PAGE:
Prolific Spokane chef Jeremy Hansen is headed to Philadelphia early next month after accepting an offer to be an executive chef.
Hansen, who opened Smoke & Mirrors Saloon this spring on Main Avenue where Santé Restaurant sat before, announced the news on an episode of the Amalgam Podcast posted Tuesday morning. The Spokane Culinary Arts Guild also featured the news in a Tuesday morning post .
“It’s pretty crazy. We’ve known for a minute, but now we’re trying to get everything together,” Hansen said over the phone early Tuesday afternoon. “(My wife) Kate said to me the other day, ‘You know you’re leaving in seven days and nobody knows?’ I reached out to my friend at the podcast and said to him, ‘Let’s do something fun.’ ”
While the name of the restaurant remains a secret, Hansen said he was contacted by a headhunting agency for a promising new restaurant set to open soon. Hansen is leaving Spokane on Aug. 5.
“It’s an executive chef position in Philadelphia where I’ll be basically running two restaurants with 80 employees. I start Aug. 15,” said Hansen, after which he plans to make an official annoucement.
Hansen’s move came fast, especially by restaurant standards. He was in New York for much of June helping friends open a restaurant, which they debuted last week. While there at the start of June, Hansen received what he described as a strange phone call.
“As a business owner, I usually get robo calls or people wanting to borrow money. I sat on it for a couple days, then called them back. It was a headhunting agency that is hired by high-end restaurants, and they asked if I ever considered moving to Philadelphia,” Hansen said.
“I told them not really, but I was flown to Philadelphia to check it out, then flown back again to cook for them. I fell in love with the city, and this was a great restaurant opportunity. It’s right up my alley. It’s a mix of Santé, the bakery (Common Crumb Artisan Bakery) and Inland Pacific Kitchen – it’s crazy how much it matches my profile perfectly.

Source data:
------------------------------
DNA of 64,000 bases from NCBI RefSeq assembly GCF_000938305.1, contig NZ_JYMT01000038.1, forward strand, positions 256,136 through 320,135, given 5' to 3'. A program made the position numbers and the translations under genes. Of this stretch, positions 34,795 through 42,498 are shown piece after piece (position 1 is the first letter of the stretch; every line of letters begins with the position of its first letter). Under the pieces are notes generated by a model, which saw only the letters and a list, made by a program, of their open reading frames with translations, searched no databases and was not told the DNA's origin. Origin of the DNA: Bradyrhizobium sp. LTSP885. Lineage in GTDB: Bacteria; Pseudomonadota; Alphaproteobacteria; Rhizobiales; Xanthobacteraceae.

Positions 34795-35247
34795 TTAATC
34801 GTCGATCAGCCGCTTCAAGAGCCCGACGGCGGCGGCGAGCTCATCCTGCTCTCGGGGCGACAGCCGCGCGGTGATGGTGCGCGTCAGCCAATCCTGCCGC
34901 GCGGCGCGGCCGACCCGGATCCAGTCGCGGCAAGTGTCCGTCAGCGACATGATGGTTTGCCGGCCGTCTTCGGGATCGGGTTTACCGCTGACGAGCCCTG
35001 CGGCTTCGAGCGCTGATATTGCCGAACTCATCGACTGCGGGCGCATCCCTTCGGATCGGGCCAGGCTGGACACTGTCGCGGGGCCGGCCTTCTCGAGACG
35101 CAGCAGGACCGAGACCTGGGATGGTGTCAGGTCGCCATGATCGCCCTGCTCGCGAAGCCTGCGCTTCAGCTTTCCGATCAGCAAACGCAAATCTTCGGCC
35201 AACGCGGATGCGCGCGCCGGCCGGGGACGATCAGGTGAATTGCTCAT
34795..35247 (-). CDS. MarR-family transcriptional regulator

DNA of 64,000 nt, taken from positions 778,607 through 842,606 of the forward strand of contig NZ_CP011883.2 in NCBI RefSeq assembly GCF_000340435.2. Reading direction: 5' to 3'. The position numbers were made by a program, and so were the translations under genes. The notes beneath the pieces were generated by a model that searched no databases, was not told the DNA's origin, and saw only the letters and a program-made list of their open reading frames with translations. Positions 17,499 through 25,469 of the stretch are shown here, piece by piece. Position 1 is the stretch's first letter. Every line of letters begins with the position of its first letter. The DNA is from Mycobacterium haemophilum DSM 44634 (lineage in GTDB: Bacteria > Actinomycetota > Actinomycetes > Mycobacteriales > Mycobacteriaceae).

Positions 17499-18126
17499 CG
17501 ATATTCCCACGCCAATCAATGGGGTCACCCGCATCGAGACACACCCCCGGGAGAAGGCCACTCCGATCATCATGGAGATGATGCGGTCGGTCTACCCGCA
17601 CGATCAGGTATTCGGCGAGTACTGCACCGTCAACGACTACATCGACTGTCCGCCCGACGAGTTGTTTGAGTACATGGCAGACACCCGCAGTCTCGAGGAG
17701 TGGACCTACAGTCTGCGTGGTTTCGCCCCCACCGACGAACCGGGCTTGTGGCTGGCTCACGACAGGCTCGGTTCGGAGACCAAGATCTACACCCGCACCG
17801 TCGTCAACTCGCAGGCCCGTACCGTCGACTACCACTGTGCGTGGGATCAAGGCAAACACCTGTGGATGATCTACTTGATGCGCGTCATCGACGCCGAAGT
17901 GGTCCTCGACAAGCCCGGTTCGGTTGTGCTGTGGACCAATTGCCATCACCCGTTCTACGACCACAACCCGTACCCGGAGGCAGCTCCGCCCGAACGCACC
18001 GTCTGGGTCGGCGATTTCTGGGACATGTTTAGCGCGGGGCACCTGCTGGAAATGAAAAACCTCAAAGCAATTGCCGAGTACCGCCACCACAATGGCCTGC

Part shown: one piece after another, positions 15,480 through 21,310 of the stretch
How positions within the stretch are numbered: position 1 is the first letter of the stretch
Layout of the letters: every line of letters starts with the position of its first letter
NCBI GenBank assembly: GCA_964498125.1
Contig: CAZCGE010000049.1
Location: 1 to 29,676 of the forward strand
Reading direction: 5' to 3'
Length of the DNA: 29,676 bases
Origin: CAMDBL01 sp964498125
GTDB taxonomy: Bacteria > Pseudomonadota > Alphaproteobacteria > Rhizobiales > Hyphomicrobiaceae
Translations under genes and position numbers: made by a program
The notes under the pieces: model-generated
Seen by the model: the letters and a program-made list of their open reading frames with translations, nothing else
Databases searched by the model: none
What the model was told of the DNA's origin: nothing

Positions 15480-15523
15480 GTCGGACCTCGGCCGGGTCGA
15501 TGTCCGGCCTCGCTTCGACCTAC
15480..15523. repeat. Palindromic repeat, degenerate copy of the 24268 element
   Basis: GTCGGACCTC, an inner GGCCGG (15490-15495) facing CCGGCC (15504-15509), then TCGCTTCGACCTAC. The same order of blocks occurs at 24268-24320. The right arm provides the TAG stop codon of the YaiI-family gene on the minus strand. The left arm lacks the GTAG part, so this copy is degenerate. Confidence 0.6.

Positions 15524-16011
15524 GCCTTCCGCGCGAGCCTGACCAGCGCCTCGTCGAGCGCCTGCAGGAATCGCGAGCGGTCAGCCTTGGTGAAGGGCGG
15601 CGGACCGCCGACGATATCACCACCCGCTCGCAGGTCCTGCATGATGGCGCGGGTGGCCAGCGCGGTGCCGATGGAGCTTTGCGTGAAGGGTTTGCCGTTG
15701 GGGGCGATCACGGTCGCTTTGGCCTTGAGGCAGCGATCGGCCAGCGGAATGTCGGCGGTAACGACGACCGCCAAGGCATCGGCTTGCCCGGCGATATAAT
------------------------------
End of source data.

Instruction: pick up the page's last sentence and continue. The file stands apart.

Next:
“The phone call was so random, but I told Kate to check it out. We stewed on it, and, after formal offers back and forth, we decided to take it in the first week of July. This has all been really fast. This is really fast for the restaurant industry.”
The Hansens plan to sell all three of their restaurants in Spokane: Smoke & Mirrors Saloon, Inland Pacific Kitchen and Hogwash Whiskey Den.
In the post written by the culinary arts guild, Hansen said he’s already in the process of selling his restaurants, some of which he “already had offers on before he announced the sale.”
“It’s been whispered around that the restaurants are for sale, and we have one of them sold,” Hansen told The Spokesman-Review. “We’re already working on the paperwork. There is interest in the others, as well.”
“I’ll be back and forth for the next three months,” Hansen continued over the phone. “Kate is staying through October to help out with the transition and be the boots on the ground. But the transition could be done before then.
“It has been a difficult decision, and at the same time it hasn’t been a difficult decision because the opportunity is amazing and perfect for my family and me. I was born and raised in Spokane, then left, and Spokane has been home again for 12 years. It’s hard to put the brakes on and pivot.”
Jeremy and Kate Hansen rose to fame in the Spokane culinary scene after opening Santé in 2008. They closed Biscuit Wizard and Common Crumb Artisan Bakery at Saranac Commons in June.
Hansen was named a semifinalist for a James Beard Award for Best Chef Northwest in 2015. Last year, he earned the Chef of the Year award from the guild.
“I’ll miss my friends and family and the people of Spokane,” Hansen said. “One regret I have is that I’ll miss the future of Spokane and what’s to come after being a part of it. I’m proud that we’ve done our part, and it will be tough to not be part of the great push into the future and see my hometown really grow.
“I feel good about what we did and accomplished, and there are a lot of amazing things going on in this city. Spokane is my home, and we won’t be fully gone. I want my kids to see their grandparents.”
Hansen summed up, “Everything was right about this, and it still feels right. I’m checking off everything on my wish list, and the stars are aligning.”
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